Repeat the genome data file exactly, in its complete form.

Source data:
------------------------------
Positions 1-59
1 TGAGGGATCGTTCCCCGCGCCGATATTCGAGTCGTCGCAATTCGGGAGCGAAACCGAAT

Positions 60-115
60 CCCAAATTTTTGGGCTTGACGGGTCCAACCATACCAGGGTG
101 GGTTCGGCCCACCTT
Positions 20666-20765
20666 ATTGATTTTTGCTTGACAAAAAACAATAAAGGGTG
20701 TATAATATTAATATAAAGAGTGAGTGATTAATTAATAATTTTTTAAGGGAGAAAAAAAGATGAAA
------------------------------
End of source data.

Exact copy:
Positions 1-59
1 TGAGGGATCGTTCCCCGCGCCGATATTCGAGTCGTCGCAATTCGGGAGCGAAACCGAAT

Positions 60-115
60 CCCAAATTTTTGGGCTTGACGGGTCCAACCATACCAGGGTG
101 GGTTCGGCCCACCTT
Positions 20666-20765
20666 ATTGATTTTTGCTTGACAAAAAACAATAAAGGGTG
20701 TATAATATTAATATAAAGAGTGAGTGATTAATTAATAATTTTTTAAGGGAGAAAAAAAGATGAAA